It is important to document your research into the public domain status of every work you plan to use, unless you plan to use it purely for your own private enjoyment. Any work that will be shown to the public in any way should be documented. This is because it is not uncommon for people and companies to make false claims of copyright ownership in public domain materials. Such people could threaten to sue you if they discover you’ve copied or otherwise used materials they claim to own. Also, if you need to obtain insurance for your project against libel, slander, or other errors or omissions, your documentation can help convince an insurer or broadcaster that they will not face any copyright problems.
You should create a permanent file for each work of authorship you plan to use. In the file you should include a completed checklist and worksheet, along with a narrative description of your research, if you feel it is necessary. You should also take the following steps:
- Keep the original work or a copy— for example, photographs, articles, sheet music. If this is not possible because the material is too big—for example, an entire book or can of film—you should attempt to keep a copy of the work in storage somewhere and make a notation in the worksheet where it is stored.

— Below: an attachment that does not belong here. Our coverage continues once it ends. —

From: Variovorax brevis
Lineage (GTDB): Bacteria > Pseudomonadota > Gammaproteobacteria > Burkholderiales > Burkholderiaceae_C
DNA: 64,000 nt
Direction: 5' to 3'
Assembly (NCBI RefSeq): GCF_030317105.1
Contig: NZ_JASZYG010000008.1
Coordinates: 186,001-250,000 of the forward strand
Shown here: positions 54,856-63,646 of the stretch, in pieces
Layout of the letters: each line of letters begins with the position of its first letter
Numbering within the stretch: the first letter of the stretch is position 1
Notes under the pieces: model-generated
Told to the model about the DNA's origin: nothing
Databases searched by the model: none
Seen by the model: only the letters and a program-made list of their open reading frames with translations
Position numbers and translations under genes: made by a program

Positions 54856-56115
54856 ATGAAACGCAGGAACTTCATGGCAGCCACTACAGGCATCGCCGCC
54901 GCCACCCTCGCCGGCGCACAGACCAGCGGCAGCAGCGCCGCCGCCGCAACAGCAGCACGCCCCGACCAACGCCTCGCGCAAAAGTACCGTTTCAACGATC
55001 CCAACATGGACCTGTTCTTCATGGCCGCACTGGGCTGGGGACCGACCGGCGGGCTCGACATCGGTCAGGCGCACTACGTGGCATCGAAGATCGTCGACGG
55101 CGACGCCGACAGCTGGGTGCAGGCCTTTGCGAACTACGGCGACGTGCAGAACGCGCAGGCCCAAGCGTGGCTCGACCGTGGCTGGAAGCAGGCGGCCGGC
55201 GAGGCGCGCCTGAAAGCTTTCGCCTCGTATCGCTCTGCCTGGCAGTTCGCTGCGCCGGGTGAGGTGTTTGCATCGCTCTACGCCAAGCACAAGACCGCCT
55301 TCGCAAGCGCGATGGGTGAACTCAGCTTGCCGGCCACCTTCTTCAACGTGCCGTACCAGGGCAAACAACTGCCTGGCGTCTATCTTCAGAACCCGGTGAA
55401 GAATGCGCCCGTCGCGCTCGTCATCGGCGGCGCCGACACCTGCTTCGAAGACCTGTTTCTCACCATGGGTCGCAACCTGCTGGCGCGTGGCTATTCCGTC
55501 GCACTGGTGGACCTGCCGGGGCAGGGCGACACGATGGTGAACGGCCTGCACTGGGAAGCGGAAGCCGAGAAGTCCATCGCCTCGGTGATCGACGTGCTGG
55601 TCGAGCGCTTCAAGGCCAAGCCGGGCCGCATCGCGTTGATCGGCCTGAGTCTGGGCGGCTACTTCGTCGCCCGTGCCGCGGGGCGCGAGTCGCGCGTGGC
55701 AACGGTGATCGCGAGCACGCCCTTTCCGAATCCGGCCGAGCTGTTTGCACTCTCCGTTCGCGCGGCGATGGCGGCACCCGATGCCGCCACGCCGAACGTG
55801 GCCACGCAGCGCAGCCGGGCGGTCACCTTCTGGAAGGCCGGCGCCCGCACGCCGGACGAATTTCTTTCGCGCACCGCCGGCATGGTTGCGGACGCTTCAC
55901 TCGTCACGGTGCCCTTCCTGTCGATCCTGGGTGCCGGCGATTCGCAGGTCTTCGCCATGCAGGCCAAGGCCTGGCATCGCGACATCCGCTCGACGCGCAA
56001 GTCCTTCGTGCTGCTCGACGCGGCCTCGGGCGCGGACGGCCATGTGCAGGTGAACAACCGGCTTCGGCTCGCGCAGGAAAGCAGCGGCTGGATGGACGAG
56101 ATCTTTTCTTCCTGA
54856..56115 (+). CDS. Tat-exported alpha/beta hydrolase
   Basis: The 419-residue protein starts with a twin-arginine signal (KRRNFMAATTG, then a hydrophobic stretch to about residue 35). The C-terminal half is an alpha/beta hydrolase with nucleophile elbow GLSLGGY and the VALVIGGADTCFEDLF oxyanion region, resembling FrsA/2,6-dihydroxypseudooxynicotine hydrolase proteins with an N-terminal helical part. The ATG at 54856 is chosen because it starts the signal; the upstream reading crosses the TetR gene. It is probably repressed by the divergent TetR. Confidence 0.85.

- If the work is in the public domain because the copyright has expired, include a photocopy of the work’s copyright notice showing the date the work was published (also include a copy of the title page, if any).
- If the work is in the public domain because it’s a U.S. government work, include a copy of the title page or other page showing it was created by or for the government.
- If the work has been dedicated to the public domain, include a copy of the public domain dedication.
- If you’ve conducted a copyright renewal search or had the U.S. Copyright Office or private search firm conduct one for you, keep a copy of the results.
- If you’ve sent email to anyone to confirm that material is in the public domain, print it out along with the responses you’ve received and keep the copies in your file.
- Keep any postal correspondence in this file as well.